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Veteran Volunteers

Posted by The Muse (themuse) on Jan 19 2016
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Veteran Volunteer service chevron for the US Cavalry was a yellow stripe bordered with red.On June 25, 1863, the United States War Department issued General Orders, No. 191, offering incentives for volunteers to reenlist for the duration of the war as “Veteran Volunteers.” Included among the incentives were …

  • “Every volunteer enlisted and mustered into service as a veteran under this order shall be entitled to receive from the United States one month's pay in advance, and a bounty and premium of $402.
  • “As a badge of honorable distinction, ‘service chevrons’ will be furnished by the War Department, to be worn by the veteran volunteers.
  • “A furlough of thirty days will be granted to men who may re-enlist in accordance with the provisions of this order.”

Col. Edward R. Winslow

Sgt. William F. Scott

 Both William F. Scott and Edward F. Winslow mustered into the 4th Iowa Cavalry in 1861. In 1863, both reenlisted as Veteran Volunteers. In their respective memoirs, Scott and Winslow made a point of emphasizing their belief the veteran volunteer reenlistments were a critical component to the success of their campaigns in 1864 and 1865.

Here’s an excerpt from Winslow’s forthcoming memoir, “The Story of a Cavalryman: The Civil War Memoirs of Edward F. Winslow, 4th Iowa Cavalry,” being published in 2016 by Trans-Mississippi Musings Press.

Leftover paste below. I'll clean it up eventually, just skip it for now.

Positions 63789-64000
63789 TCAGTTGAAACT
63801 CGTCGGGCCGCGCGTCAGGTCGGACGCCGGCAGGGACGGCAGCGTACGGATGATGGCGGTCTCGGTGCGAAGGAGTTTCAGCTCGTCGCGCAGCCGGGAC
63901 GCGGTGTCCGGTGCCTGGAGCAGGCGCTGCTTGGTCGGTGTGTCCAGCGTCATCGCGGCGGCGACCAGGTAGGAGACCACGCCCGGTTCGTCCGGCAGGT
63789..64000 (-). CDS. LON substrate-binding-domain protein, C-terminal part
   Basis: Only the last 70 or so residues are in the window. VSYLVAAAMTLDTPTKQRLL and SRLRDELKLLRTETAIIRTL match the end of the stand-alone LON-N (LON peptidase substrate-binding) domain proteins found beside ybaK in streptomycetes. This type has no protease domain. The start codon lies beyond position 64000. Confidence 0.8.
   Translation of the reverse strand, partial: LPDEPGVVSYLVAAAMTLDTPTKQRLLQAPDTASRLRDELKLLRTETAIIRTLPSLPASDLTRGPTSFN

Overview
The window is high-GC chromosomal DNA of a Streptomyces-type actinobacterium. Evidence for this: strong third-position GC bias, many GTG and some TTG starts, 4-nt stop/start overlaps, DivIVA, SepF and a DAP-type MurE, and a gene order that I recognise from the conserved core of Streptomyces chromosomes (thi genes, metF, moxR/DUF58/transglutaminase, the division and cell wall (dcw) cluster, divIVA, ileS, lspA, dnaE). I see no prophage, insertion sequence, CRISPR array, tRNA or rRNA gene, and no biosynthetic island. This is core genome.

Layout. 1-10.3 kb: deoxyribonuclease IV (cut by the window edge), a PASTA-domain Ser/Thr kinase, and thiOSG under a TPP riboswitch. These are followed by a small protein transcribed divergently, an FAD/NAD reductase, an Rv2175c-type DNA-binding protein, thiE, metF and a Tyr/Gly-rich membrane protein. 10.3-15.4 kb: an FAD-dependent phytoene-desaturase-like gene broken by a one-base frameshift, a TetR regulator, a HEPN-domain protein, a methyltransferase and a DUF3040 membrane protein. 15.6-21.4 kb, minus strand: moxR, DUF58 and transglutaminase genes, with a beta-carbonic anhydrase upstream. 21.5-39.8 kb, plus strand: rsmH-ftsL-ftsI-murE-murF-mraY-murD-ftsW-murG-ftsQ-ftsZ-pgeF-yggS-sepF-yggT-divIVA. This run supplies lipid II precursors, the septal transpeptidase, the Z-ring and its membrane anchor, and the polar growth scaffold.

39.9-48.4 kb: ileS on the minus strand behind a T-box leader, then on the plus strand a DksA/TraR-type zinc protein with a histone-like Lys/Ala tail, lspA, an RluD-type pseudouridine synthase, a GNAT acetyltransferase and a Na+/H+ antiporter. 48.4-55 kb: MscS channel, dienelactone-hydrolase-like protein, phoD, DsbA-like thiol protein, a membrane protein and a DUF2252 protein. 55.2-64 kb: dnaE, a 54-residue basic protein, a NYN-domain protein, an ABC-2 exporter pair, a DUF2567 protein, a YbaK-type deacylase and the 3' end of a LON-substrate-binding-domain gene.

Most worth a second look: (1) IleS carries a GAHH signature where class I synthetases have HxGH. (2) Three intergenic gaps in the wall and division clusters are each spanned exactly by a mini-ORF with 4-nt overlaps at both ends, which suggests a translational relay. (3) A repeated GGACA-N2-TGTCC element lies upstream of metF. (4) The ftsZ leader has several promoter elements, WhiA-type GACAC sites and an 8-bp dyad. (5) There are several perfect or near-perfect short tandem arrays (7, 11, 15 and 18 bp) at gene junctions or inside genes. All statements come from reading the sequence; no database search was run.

In the autumn of 1863 General Orders of the War Department were published respecting the reenlistment of volunteers who had originally enrolled for three years and who had served more than two years. Such soldiers could again enlist for a further period of “three years or during the war,” and they were to be styled “Veteran Volunteers.” These volunteers would be entitled to a furlough of 30 days, a bounty of $400, and they could wear the service chevron on their coat sleeves. In case three-fourths of the men eligible in any regiment reenlisted, they would have the right to retain their regimental organization and its name. The men of the regiments forming my brigade availed of this privilege.

The situation of the Union armies in 1863 was only redeemed by the great victories of Maj. Gen. Ulysses S. Grant and Maj. Gen. George G. Meade. There had been many mistakes and misfortunes and it became necessary to assure the future success in the important campaigns of 1864. No more important step was taken than that which led to the reenlistment of men who had served two years. They had experienced the disabilities and learned of the shortcomings attached to volunteers for the first year of service and had become accustomed to serious campaigning during the second year. They knew what war meant. It was realized that such men as these, men of actual experience in camp, on the march and in fighting, were now soldiers who knew how to take care of themselves in camp and in action.